• Present refined results
    • Challenges encountered? Possible solutions?
    • AUDIENCE: Feedback, suggestions
  • Session 2: Further data analysis and putting it all on paper
    • Work alone or in co-author teams
    • Continue with the data analysis
    • “Put on paper” the preliminary results
    • Develop paper outline
    • If multi-author team, while one running tests, others may be polishing the paper outline, adding content to the paper
  • Lunch, socializing, informal discussions of the research ideas
  • Session 3: Further data analysis and putting it all on paper
    • Work alone or in co-author teams
    • Continue with the data analysis
    • “Put on paper” the preliminary results
    • Develop paper outline
    • If multi-author team, while one running tests, others may be polishing the paper outline, adding content to the paper
  • Session 4: Presentation of the refined results, feedback
    • Present refined results
    • Challenges encountered? Possible solutions?
    • AUDIENCE: Feedback, suggestions
  • Gala Dinner and Closing Ceremony
    • Final quick presentations of the work done
    • Most Promising Paper Award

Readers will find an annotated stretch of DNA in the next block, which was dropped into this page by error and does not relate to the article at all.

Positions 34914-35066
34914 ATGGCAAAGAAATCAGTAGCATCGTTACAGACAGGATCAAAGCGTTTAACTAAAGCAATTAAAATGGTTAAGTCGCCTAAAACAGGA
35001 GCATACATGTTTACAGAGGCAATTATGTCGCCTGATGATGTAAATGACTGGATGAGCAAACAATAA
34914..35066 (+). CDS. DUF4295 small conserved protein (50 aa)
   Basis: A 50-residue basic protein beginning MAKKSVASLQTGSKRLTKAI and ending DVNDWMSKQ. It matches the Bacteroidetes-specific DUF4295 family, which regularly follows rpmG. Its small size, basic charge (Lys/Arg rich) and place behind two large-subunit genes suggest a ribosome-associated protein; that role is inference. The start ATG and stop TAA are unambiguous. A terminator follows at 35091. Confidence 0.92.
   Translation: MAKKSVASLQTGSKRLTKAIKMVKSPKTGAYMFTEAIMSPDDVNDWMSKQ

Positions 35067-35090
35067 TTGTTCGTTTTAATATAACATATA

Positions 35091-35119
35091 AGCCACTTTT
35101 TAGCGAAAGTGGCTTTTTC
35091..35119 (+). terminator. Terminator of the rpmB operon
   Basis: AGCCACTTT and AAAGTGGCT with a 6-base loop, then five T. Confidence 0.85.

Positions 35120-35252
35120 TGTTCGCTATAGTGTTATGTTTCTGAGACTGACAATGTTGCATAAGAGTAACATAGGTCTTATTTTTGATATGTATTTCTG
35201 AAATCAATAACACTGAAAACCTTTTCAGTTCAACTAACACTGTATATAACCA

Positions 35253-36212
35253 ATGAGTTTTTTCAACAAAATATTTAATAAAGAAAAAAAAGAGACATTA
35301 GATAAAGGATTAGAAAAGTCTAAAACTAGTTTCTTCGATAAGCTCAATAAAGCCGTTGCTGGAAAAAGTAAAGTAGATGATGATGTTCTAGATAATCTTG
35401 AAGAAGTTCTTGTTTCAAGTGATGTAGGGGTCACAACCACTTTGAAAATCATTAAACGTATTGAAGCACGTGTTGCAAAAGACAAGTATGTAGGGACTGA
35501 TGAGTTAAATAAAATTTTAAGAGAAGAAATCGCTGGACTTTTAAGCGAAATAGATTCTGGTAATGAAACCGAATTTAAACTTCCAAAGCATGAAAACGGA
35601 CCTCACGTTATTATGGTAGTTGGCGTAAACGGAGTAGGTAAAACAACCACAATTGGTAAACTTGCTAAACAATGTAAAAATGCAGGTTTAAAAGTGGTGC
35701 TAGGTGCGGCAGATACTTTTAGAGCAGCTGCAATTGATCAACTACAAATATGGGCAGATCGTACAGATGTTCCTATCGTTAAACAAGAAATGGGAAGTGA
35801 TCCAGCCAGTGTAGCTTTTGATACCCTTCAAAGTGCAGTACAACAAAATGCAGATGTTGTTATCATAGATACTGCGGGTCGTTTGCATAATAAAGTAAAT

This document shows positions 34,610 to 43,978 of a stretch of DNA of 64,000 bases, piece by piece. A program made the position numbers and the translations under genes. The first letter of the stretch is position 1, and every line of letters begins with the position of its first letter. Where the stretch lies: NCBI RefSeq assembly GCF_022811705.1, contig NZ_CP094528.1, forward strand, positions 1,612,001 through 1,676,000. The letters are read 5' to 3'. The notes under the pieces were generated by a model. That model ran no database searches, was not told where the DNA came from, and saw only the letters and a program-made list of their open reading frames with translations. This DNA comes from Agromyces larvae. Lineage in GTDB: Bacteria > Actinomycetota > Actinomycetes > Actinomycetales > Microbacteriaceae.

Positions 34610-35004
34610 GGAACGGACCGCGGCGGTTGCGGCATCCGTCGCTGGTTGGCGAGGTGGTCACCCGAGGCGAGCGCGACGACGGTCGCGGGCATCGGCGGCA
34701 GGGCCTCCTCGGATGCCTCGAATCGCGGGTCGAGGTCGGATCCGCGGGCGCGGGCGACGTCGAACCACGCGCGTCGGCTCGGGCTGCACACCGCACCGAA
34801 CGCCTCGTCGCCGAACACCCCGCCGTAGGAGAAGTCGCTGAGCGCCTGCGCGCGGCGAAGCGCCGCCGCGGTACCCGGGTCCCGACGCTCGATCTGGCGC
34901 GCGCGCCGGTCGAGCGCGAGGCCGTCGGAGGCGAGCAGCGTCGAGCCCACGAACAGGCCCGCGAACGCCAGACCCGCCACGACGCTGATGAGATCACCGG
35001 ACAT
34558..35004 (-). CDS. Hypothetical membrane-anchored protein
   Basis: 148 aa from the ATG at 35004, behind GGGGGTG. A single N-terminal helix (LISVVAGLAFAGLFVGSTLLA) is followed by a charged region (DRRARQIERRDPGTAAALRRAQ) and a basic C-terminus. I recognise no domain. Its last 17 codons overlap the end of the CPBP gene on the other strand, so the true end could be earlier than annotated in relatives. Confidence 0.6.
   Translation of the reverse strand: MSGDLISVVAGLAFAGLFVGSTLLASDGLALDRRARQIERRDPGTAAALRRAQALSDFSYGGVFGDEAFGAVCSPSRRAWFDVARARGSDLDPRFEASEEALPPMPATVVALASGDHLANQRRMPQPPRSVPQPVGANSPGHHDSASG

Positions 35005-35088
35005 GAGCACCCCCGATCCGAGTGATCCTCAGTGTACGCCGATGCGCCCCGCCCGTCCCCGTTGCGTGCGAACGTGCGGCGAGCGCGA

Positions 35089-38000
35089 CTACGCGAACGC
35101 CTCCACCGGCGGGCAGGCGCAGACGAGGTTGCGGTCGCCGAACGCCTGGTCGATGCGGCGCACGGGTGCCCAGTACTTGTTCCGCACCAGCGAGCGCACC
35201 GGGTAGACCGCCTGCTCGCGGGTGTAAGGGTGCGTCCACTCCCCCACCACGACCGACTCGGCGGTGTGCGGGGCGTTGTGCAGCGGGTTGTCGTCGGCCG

• Homework: Develop a detailed plan with deadlines for finishing up and submitting the paper to AOM/AIB in late Fall and a good journal shortly after.

Days 5-8

  • Relocate to the “main” conference (the X-Culture research hackathons are organized right before the major conferences, such as AIB or AOM)
  • While doing the usual “conference stuff” continue working on the research paper started at the hackathon
  • Those who work in co-author teams tend to have daily meetings between conference presentations and continue working on the paper

Extras:

The program may also include sessions around meet the editors, latest research methods, productivity training, and other skill and career development events.


ATTENDEES

Group size: 

Our experience shows that the optimal group size is 10-12 people. It is large enough to have a diversity of skills and ideas and form 3-5 co-author teams, yet small enough to be managed as one group. All the people can still gather up around one table. Everyone can meet everyone and talk to everyone.

A larger group might work, too, but probably would require splitting into “tracks”.

 

Type of attendees: 

The research hackathons are of the greatest value to researchers interested in publishing, who already have the necessary research skills, but have not worked out routines that make them highly productive publishing machines.

These could be mid-career already experienced but still very research active academics, junior faculty and talented Ph.D. students.

We will try to invite editors of relevant journals.